Golden Donkey Saloon (which served soft drinks), based on 2nd Empire style
The southern building at Centennial City's entrance was the Magic Mountain Play House. Its stage, still existing inside today, was an alcove stage at the west side of the venue, with curtain and footlights. It hosted a melodrama where the hero would save the ranch for the ranchman's daughter from the well-dressed villain in a top hat, accompanied dramatically by the nearby piano player. After the advent of Heritage Square in 1971 a group of comedy melodramatic players started in Estes Park in the early 1970s, led by G. William Oakley, took hold of the venue and became the Heritage Square Players, who hosted their own melodramas. In 1973 the Players moved across the street to what once was the Golden Donkey and retrofitted it as the Heritage Square Opera House, a unique comedy melodrama dinner theatre. They filled out a full second floor to the structure, which previously had been like all other Centennial City buildings. It hosted melodramas including long forgotten ones from the Victorian era, each followed by an olio of musical performance, all accompanied by the house pianist. When Oakley left and the Opera House shut down, actor T.J. Mullin and the players reopened the venue on June 1, 1988 by creating the Heritage Square Music Hall. It hosted its own comedic plays including melodramas and musical comedies, each followed by a musical revue. The Heritage Square Children's Theatre, led by Rory Pierce and also featuring the players, opened in 1993. It featured fun plays for children who often took part in the plays themselves. This widely renowned venue continued with many laughs until January 1, 2014, when the dinner theater closed its doors. At 25 years Heritage Square Music Hall was Jefferson County's longest live commercial performance venue under a single proprietor, and its building at 40 years the 2nd longest live commercial performance stage only to the Golden Opera House. Yet the story still does not end there, as what were the players of the Music Hall perform today as the Miners Alley Children's Theatre in downtown Golden.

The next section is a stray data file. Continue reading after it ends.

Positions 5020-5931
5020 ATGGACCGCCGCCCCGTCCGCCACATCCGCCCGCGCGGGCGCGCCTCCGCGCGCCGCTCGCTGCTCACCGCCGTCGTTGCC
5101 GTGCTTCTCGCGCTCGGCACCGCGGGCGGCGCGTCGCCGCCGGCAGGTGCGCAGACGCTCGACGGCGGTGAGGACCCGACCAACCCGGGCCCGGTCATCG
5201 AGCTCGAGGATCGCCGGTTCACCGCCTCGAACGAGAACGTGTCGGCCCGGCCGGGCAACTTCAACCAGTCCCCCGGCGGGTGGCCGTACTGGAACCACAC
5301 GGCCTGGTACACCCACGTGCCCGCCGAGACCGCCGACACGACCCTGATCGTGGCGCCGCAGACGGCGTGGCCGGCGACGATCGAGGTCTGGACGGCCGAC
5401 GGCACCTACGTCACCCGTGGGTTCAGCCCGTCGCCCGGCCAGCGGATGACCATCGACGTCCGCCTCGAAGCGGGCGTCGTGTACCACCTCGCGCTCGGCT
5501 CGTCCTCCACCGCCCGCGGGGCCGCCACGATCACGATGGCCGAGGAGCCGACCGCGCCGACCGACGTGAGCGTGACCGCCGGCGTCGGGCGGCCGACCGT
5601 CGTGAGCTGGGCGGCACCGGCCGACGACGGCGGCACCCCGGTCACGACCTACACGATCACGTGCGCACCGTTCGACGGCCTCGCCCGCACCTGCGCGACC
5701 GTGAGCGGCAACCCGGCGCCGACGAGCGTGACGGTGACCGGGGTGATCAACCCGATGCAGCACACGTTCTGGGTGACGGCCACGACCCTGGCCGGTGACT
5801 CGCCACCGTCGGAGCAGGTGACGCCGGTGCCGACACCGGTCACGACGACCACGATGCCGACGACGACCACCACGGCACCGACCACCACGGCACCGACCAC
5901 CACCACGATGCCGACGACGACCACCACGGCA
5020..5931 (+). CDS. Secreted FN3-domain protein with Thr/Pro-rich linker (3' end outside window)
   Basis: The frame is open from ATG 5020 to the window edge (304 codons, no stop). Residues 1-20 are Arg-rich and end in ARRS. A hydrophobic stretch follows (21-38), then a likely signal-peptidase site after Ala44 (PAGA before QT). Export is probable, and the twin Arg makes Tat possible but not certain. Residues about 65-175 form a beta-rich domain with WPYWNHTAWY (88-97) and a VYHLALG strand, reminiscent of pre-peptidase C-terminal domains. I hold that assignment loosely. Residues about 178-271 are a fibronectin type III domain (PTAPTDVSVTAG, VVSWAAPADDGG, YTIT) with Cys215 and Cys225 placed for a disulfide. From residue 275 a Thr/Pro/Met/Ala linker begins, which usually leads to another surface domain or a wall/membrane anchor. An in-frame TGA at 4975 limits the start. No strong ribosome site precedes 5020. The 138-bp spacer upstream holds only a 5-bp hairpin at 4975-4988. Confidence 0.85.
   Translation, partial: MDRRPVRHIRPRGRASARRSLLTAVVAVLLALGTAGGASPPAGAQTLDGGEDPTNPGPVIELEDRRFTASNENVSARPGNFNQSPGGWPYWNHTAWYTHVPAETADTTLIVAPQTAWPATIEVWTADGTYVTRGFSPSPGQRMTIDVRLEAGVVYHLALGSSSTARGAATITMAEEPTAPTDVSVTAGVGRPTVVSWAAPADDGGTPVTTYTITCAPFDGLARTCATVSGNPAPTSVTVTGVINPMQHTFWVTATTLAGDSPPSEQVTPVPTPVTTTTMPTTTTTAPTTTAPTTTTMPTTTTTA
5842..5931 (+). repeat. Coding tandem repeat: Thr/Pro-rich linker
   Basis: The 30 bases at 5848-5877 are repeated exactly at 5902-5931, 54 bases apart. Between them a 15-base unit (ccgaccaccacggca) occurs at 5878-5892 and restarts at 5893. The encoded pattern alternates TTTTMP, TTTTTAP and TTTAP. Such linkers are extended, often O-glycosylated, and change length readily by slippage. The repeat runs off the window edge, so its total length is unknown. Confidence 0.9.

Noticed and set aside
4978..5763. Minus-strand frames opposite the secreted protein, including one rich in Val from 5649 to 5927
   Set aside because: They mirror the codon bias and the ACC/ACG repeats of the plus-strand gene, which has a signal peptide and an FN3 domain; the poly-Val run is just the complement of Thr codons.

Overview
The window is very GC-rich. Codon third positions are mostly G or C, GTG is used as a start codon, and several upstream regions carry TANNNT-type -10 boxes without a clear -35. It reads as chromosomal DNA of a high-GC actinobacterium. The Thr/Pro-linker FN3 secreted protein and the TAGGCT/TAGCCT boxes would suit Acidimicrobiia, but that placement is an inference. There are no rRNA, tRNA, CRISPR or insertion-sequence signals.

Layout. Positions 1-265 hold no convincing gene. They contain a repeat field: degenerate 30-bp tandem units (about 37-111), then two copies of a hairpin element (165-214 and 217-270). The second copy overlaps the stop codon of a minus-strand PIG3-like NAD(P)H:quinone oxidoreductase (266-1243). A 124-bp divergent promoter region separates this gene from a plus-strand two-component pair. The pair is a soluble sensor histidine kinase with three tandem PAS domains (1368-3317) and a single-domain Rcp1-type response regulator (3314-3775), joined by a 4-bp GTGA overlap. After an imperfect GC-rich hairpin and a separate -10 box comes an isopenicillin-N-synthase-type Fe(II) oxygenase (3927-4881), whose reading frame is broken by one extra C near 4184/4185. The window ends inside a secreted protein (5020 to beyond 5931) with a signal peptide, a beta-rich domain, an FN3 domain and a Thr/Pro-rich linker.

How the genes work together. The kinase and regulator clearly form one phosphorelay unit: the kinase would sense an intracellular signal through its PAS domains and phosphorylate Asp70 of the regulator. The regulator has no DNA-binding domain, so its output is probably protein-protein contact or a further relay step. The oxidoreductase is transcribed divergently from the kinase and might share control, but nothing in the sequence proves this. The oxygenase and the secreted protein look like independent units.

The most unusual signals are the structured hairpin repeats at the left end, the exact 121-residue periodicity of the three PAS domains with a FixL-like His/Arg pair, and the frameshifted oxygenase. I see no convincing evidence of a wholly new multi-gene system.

A special Storybook Style edifice of this theme park was the Magic Mountain Railroad Depot. An ornate High Victorian Gothic structure, it was built overlooking the park's entrance, and far more impressive than any depot Jefferson County has seen to date. Concessionaire Tom Edge ran the snack bar inside the Magic Mountain railroad station.
From it ran a full scale narrow gauge train, the Magic Mountain Railroad, constructed to encircle the theme park using the historic Denver & Rio Grande Locomotive #42. Originally #420, it had been manufactured by the Baldwin works in 1889 and had served a fruitful career across Colorado, and was converted from steam to oil for fuel at Magic Mountain.
Magic Mountain Railroad in "Stagecoach To Seven"
During the idle years after the theme park closed down the train came back to life in 1966, featured in the television pilot Stagecoach To Seven. The historic locomotive resumed service at Heritage Square in 1971 as part of the High Country Railroad, while the depot was converted into a restaurant and ultimately Victorian Event Center it is today.
In 1975 the locomotive was replaced by an unusual engine, the Lima Shay 3118. This was a 10-ton shirt pocket 3 cylinder 2 truck Shay built in 1920, which departed from the company's usual practice of using Stephenson valve motion, instead using walshert motion for the valves and a common steam chest for all cylinders. This was retired in 1998, and the rail line was reconstructed as a miniature gauge of 15 inches. Thus the railroad was reborn as the Heritage Square Narrow Gauge Railroad (really narrow!), led by Denver & Rio Golden locomotive #463, a miniature steam engine of K-27 2-8-2 scale built by the Ulrich foundry in Strasburg, Colorado.